Tuesday night, President Donald Trump announced his nomination for the Supreme Court vacancy left by the unexpected death of Justice Antonin Scalia last February.
Trump nominated Judge Neil M. Gorsuch of the U.S. Court of Appeals for the 10th Circuit. With this nomination, Trump held to the promise he made on the campaign trail to select a nominee from a list of 21 individuals.
Gorsuch is an eminently qualified and well-respected judge with a record that demonstrates he cares about religious liberty, the separation of powers, and the original public meaning of the Constitution and the laws he interprets. He would be a fine successor to Scalia.
Now, the confirmation process begins for Gorsuch. It can be a harrowing process for a nominee and his family as senators, the media, and others dig into his past—particularly looking for scandals and juicy details that might derail the nomination.
Let’s take a closer look at Gorsuch.
Born in 1967, Gorsuch sits on the Denver-based 10th Circuit Court of Appeals, which has jurisdiction over Colorado, Kansas, New Mexico, Oklahoma, Utah, and Wyoming. He received his bachelor’s degree from Columbia University, his law degree from Harvard University, and his doctorate of philosophy from Oxford University.
But Gorsuch is not the only credentialed member of his family. His mother, Anne Gorsuch Burford, served as the first female head of the Environmental Protection Agency, under President Ronald Reagan.
After serving as a law clerk to Judge David Sentelle of the U.S. Court of Appeals for the D.C. Circuit and Justices Byron White and Anthony Kennedy of the U.S. Supreme Court, Gorsuch joined a prominent D.C. law firm, where he practiced for 10 years.
He then served as principal deputy to the associate attorney general and as acting associate attorney general (the third-highest position) at the U.S. Department of Justice.
In May 2006, President George W. Bush nominated and the Senate confirmed Gorsuch to the 10th Circuit by a voice vote just two months later. His former boss, Kennedy, administered the oath of office.
Before joining the bench, Gorsuch authored “The Future of Assisted Suicide and Euthanasia” (2006), a book that, as Princeton University Press described it, “builds a nuanced, novel, and powerful moral and legal argument against legalization [of assisted suicide and euthanasia], one based on a principle that, surprisingly, has largely been overlooked in the debate—the idea that human life is intrinsically valuable and that intentional killing is always wrong.”
After joining the bench, he co-authored “The Law of Judicial Precedent” (2016) with the highly-respected legal writer Bryan Garner (who co-authored several books with Scalia) and 11 other federal appellate judges.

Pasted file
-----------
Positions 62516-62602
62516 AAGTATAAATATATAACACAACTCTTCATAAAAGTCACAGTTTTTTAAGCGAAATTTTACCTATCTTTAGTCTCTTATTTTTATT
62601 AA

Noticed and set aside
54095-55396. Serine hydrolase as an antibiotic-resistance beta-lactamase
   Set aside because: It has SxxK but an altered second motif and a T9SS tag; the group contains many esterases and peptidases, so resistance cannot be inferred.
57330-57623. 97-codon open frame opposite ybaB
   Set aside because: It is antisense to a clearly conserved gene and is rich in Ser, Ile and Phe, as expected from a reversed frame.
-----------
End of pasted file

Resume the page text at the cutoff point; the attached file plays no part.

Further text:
Gorsuch has also critiqued the left’s increasing preference to resort to the courts instead of the political process to advance its policy goals. In a 2005 op-ed, he wrote:
American liberals have become addicted to the courtroom, relying on judges and lawyers rather than elected leaders and the ballot box, as the primary means of effecting their social agenda on everything from gay marriage to assisted suicide to the use of vouchers for private-school education. This overweening addiction to the courtroom as the place to debate social policy is bad for the country and bad for the judiciary … As a society, we lose the benefit of the give-and-take of the political process and the flexibility of social experimentation that only the elected branches can provide.
Gorsuch has criticized the judicial confirmation process and decried treating would-be judges as “little more than politicians with robes.”
Approach to Judging:
During the campaign, Trump pledged to nominate an individual who was “very much in the mold of” Scalia.
One recent study singled out Gorsuch as one of the top judges whose approach to interpreting the law was closest to that of Scalia’s approach. Gorsuch ranked second out of 15 judges in “Scalia-ness,” surpassed only by Utah Supreme Court Justice Thomas Lee.
When it comes to interpreting statutes and the Constitution, a Supreme Court justice must keep uppermost in mind that he did not write the text and should not attempt to rewrite that text through creative “interpretation” to mean something quite different from what was intended by its drafters, but which the justice personally considers more fair, wise, or just.
In other words, a justice should interpret the text and structure of a statute, or the Constitution, based on the original public meaning of that text at the time it was adopted, and should not, under the guise of statutory or constitutional interpretation, impose on the rest of society his own policy preferences based on his perceptions of contemporary values.